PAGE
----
• Victoria
    will introduce low floor trams some six years earlier than proposed
    in the Exemption Application (i.e. commence 2002 rather than 2008);
  • Victoria
    will replace 22% of existing vehicles by the end of 2004 (although vehicles
    may be replaced at a rate slightly below one for one); and
  • The
    end date for full replacement of trams does not change from that previously
    advised.

Table
3: Comparison of Draft Disability Standard and Target
Replacement Program

Timeline

Cumulative
Replacement Under Draft Standards
See
Note 3

Cumulative
Replacement Under Action Plan
See
Note 1

Amended
Cumulative Replacement Program
See
Note 2

After
5 years

106

Nil

106

After 10 years

233

62

106

After
15 years

384

256

281

After
20 years

423

291

291

After
25 years

423

331

353

After
30 years

423

423
See
Notes 3 and 4

423
See
Notes 3 and 4

      Notes:

    • Assumes
      promulgation of Standards in June 1999.
    • Assumes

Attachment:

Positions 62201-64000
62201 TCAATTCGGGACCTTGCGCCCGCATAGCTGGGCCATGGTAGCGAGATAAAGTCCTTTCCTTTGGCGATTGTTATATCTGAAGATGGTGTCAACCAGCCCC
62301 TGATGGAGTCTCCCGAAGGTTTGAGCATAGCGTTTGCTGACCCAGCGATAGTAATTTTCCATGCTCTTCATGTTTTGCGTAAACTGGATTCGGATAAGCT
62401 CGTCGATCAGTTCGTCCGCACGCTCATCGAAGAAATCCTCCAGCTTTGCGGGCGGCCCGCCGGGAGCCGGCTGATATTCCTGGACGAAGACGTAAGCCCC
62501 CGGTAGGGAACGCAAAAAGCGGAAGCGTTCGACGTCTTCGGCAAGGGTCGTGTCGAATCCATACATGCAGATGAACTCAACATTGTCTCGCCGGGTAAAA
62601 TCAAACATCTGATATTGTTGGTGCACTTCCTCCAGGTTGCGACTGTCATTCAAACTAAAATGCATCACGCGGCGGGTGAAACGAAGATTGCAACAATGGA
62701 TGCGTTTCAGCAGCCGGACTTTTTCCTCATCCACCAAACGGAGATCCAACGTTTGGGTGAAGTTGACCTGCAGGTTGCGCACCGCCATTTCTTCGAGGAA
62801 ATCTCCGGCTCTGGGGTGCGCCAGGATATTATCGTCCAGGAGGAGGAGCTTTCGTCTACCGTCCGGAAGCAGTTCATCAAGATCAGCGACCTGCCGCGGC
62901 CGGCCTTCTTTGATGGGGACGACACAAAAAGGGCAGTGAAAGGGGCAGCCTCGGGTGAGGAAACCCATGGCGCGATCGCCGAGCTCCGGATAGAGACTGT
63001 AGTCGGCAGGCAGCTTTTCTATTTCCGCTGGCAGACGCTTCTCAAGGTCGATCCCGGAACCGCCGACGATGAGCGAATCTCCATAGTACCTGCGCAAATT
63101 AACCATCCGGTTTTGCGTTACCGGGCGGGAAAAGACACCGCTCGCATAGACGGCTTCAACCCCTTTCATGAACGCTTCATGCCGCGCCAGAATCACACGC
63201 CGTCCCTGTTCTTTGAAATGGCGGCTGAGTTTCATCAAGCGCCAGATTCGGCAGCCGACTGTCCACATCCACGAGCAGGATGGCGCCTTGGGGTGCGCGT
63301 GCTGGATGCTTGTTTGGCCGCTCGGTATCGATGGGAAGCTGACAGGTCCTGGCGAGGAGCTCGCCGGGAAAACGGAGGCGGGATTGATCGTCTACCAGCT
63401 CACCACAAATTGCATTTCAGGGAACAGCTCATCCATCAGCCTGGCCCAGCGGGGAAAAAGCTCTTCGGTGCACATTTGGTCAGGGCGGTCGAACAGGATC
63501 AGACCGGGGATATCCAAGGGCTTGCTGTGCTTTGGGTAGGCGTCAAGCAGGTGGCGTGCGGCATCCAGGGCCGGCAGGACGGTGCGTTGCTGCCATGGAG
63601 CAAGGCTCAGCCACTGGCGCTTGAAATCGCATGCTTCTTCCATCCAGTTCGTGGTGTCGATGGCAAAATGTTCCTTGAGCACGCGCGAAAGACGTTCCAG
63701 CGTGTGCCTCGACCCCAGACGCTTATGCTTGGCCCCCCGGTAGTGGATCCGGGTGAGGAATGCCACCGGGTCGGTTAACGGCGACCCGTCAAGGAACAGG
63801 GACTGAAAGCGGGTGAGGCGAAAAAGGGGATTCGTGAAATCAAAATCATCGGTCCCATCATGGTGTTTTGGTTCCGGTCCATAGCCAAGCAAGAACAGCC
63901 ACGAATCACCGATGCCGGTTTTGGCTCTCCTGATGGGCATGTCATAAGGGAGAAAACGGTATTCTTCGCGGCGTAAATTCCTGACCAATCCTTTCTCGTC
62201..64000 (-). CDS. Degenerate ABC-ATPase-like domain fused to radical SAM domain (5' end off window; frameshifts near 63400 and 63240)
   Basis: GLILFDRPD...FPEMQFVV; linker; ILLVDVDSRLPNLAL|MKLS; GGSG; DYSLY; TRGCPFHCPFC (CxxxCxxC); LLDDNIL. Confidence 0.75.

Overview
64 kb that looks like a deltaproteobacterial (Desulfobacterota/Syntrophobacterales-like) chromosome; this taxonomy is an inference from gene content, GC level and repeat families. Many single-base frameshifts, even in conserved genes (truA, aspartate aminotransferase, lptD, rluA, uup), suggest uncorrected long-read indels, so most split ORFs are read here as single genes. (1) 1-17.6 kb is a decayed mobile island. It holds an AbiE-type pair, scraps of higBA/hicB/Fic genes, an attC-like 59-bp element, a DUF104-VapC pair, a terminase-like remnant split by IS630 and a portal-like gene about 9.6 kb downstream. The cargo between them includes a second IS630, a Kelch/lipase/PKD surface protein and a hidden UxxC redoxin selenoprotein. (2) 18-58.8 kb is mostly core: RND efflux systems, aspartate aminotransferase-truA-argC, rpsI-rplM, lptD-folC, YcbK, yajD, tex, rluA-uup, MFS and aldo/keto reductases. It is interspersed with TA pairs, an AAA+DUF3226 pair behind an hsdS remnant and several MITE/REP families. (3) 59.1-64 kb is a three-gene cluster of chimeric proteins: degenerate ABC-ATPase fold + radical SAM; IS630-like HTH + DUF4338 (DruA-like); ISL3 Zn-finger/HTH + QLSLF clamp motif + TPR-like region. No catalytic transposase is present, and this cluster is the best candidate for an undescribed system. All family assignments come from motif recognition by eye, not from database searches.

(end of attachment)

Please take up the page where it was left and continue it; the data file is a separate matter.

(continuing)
promulgation of Standards in January 2000.
    • Assumes
      53 W-Class trams not replaced.
    • Replacement
      program projected to finish in 2026.

    The
    applicants also say:

      The
      principles behind Victoria's Exemption Application and Action Plan
      have not been changed (other than bringing forward replacement even
      earlier than foreshadowed) and the change in approach necessitates
      longer first franchises (to accommodate the capital expenditure required
      of bidders). The need for an exemption is therefore not removed because:

      • Although
        replacement is brought forward, the timelines required under the
        draft standards would still not be met (although if the 53 W-Class
        trams are excluded from the calculation the first timeline under
        the draft standards would be met); and
      • in
        the early years of the replacement program most of the replacement
        will [have] occurred in the Swanston franchise which has the bulk
        of the older trams in the system so that even though the network
        as a whole broadly complies with the draft standards one of the
        businesses will not.